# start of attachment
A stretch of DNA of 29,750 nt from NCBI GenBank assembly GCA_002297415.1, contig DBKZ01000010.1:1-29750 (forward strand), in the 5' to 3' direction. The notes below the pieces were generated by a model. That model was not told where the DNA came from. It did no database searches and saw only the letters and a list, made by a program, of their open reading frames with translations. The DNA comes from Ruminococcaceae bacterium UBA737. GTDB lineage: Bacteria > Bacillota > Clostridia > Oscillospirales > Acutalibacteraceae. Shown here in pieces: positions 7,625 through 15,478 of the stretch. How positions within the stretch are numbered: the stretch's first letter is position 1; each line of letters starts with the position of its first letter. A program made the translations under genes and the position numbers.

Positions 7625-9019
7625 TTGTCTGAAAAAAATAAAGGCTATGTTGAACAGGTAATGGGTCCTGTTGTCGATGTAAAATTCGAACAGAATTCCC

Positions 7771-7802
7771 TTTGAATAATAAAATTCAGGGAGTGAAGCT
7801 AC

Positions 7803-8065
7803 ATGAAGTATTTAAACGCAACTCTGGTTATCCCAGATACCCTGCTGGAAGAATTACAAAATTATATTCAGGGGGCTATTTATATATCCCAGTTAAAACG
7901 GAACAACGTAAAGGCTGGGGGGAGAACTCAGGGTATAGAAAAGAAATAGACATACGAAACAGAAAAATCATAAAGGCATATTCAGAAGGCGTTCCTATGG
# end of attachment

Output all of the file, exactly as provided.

A stretch of DNA of 29,750 nt from NCBI GenBank assembly GCA_002297415.1, contig DBKZ01000010.1:1-29750 (forward strand), in the 5' to 3' direction. The notes below the pieces were generated by a model. That model was not told where the DNA came from. It did no database searches and saw only the letters and a list, made by a program, of their open reading frames with translations. The DNA comes from Ruminococcaceae bacterium UBA737. GTDB lineage: Bacteria > Bacillota > Clostridia > Oscillospirales > Acutalibacteraceae. Shown here in pieces: positions 7,625 through 15,478 of the stretch. How positions within the stretch are numbered: the stretch's first letter is position 1; each line of letters starts with the position of its first letter. A program made the translations under genes and the position numbers.

Positions 7625-9019
7625 TTGTCTGAAAAAAATAAAGGCTATGTTGAACAGGTAATGGGTCCTGTTGTCGATGTAAAATTCGAACAGAATTCCC

Positions 7771-7802
7771 TTTGAATAATAAAATTCAGGGAGTGAAGCT
7801 AC

Positions 7803-8065
7803 ATGAAGTATTTAAACGCAACTCTGGTTATCCCAGATACCCTGCTGGAAGAATTACAAAATTATATTCAGGGGGCTATTTATATATCCCAGTTAAAACG
7901 GAACAACGTAAAGGCTGGGGGGAGAACTCAGGGTATAGAAAAGAAATAGACATACGAAACAGAAAAATCATAAAGGCATATTCAGAAGGCGTTCCTATGG